The answer is a qualified “yes.” High voltage residential storage equipment manufacturers have made steady progress toward both AC- and DC-coupled residential energy storage solutions that can back up a typical 200A panel.
The ability to sell whole home backup solutions to residential customers is one reason why interest in residential storage has skyrocketed in the last two years. It is easy to forget that 1) having the ability to provide power to all parts of a home’s electrical panel and 2) having the ability to supply sufficient power to meet the demand on a panel are two very different things.
Most of the batteries we’re selling fall in the 10-20 kWh range and are comprised of one or more battery modules. New-to-storage installers should note a few data points on the storage and inverter spec sheets to understand just how effective the system will be at providing whole home backup.
Understanding battery capacity, maximum depth of discharge, battery power (both rated and peak) and inverter in/out capacities are all important factors in setting reasonable expectations for the performance of any whole home storage solution.
For example: a 16 kWh battery paired with a 7.6 kW inverter
The 16 kWh here represents the amount of usable energy within the battery. The depth of discharge percentage describes how much of that energy is available to discharge. The battery’s power (rated / peak) is 7 kW / 11 kW and represents how much power the battery inverter can instruct the batteries to discharge in a given moment. There is typically a seconds-long limit to a battery’s peak discharge while the rated value describes regularly discharged power.
With some quick math, we can get a pretty good idea of how long the battery system could last in a grid outage. For a 16 kWh storage system with 7 kW rated output and 11 kW peak output, we divide the rated output numbers into the system capacity and get our answer: a little over 2 hours. This describes the discharge performance one can expect from the battery, but another key factor in overall system performance depends on the specifications of the inverter.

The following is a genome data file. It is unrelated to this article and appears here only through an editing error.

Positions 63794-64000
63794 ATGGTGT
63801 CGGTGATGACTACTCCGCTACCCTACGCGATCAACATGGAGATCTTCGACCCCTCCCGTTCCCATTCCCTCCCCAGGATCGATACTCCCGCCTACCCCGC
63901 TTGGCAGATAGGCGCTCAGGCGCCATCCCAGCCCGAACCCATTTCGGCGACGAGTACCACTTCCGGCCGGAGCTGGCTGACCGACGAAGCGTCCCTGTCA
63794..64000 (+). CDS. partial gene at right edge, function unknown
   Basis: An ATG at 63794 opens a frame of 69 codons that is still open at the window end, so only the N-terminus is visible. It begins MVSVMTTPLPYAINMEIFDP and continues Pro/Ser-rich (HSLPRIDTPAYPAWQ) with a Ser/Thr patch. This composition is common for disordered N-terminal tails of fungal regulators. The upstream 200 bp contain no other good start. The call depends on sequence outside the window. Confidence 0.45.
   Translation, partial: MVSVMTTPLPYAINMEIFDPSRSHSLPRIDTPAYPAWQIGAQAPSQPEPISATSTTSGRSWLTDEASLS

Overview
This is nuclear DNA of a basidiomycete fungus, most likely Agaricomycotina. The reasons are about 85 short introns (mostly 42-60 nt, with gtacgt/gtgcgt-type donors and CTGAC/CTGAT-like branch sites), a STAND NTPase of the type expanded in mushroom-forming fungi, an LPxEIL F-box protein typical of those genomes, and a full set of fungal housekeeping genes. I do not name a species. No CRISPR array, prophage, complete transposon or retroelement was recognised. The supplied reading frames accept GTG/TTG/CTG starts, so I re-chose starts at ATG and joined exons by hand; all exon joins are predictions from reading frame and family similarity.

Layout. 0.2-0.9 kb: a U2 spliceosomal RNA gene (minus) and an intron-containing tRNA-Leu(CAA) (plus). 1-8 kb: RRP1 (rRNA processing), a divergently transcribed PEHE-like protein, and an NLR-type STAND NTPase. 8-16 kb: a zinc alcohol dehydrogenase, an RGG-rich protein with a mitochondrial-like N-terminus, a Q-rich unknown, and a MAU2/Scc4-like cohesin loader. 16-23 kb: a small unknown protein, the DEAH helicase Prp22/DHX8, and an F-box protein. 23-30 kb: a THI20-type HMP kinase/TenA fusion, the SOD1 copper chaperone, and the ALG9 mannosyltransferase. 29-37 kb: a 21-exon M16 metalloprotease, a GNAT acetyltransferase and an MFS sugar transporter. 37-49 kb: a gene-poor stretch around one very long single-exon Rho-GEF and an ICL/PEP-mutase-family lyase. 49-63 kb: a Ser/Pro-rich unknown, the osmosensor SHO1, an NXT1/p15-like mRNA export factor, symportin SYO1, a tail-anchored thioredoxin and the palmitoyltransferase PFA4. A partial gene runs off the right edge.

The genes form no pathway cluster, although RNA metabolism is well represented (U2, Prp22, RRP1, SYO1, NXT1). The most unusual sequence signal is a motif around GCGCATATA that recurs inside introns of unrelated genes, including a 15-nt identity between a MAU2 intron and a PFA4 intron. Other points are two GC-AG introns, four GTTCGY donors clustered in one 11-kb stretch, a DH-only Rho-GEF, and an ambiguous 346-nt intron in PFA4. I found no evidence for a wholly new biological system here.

If our battery’s 7.6 kW inverter has DC battery terminals with a limit of 5 kW, then the math to understand how much power a customer will see actually looks like: 16 kWh divided by 5 kW for a little over 3 hours of backup, without help from the PV array. Under this scenario, a homeowner would also likely need to limit their consumption (sometimes significantly) while in backup mode to stay within the inverter’s specifications.
Thankfully, manufacturers are further refining their storage solutions by introducing soft start solutions and demand management solutions capable of limiting/locking out power to certain loads during a grid outage. These accessories will help ensure that customers’ backup power expectations are met.
Even with coming advancements in residential load management, it remains critical for installers to set proper expectations with their customers about the performance of any solution. In many cases, the system owner should not expect to carry on with their normal energy consumption patterns for long during a power outage. Energy storage is a great way to provide PV customers peace of mind; for PV + storage installers to have that same peace of mind, setting realistic customer expectations is key.
Aaron Bingham is a product manager with BayWa r.e. Solar Systems and is a frequent subject-matter nerd on the company’s Tech Talk podcast. He has worked in the solar industry since 2008 as a senior engineer and program coordinator.
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